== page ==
Like the Jewish believers from the Exodus to the Exile, the Christians to whom the author of Hebrews addresses his letter are being tempted to consider campaign slogans of candidates for king who would displace Jesus as Lord. No doubt, some of the slogans were propaganda distortions that manipulated the messages of revered figures from the ancient past. In the face of such temptations, these Christians need a word from the Lord—deep and abiding truth. Only then will they be able to combat such negative campaign rhetoric. So, the author of the Letter to the Hebrews starts his epistle with the following words:
Long ago, at many times and in many ways, God spoke to our fathers by the prophets, but in these last days he has spoken to us by his Son, whom he appointed the heir of all things, through whom also he created the world. He is the radiance of the glory of God and the exact imprint of his nature, and he upholds the universe by the word of his power. After making purification for sins, he sat down at the right hand of the Majesty on high, having become as much superior to angels as the name he has inherited is more excellent than theirs. (Hebrews 1:1-4; ESV)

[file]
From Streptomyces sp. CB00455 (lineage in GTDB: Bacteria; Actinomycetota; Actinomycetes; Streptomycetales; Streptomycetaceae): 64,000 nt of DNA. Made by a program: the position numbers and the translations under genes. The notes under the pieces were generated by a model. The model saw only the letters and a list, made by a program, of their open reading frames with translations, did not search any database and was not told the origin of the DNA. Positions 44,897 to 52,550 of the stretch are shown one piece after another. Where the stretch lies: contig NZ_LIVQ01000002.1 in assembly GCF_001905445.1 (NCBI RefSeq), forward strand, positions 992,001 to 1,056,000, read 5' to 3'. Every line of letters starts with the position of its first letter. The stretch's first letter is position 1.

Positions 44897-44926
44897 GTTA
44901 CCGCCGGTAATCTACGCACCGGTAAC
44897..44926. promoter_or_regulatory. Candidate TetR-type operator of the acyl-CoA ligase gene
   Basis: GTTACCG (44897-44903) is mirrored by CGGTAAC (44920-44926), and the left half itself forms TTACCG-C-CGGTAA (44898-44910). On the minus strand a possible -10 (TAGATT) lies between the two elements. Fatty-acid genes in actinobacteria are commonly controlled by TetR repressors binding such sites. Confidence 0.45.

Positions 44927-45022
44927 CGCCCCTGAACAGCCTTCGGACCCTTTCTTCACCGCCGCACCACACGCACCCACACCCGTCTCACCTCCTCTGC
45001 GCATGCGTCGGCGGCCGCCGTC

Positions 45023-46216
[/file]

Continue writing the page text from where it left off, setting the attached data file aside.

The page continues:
As we come to terms with the 2018 election results, and as we move forward toward Christmas this year, in whom do we hope? Perhaps we are even looking past this Christmas toward the U.S. Presidential election in 2020 in search of our ultimate hope. So, I ask again: in whom do we hope?
Without discounting the importance of the political process and what it can entail for human flourishing (in fact, the Christian faith itself is not a-political but political, though in ways different than we often expect), we should place our true hope in Jesus. But why? Because as Hebrews 1:1-4 reminds and reorients us, while God has spoken in many ways in the past, “in these last days he has spoken to us by his Son,” that is Jesus. Because God has appointed him as his heir, no one else. Because God created the world through him. Because he is the radiance of God’s glory and the exact imprint of his nature. Because Jesus upholds the universe by his powerful word, not some campaign slogan. Because Jesus has made purification for sins and has sat down at the Majesty in heaven’s right hand. Because Jesus is as much superior to the angels as his inherited name is superior to theirs.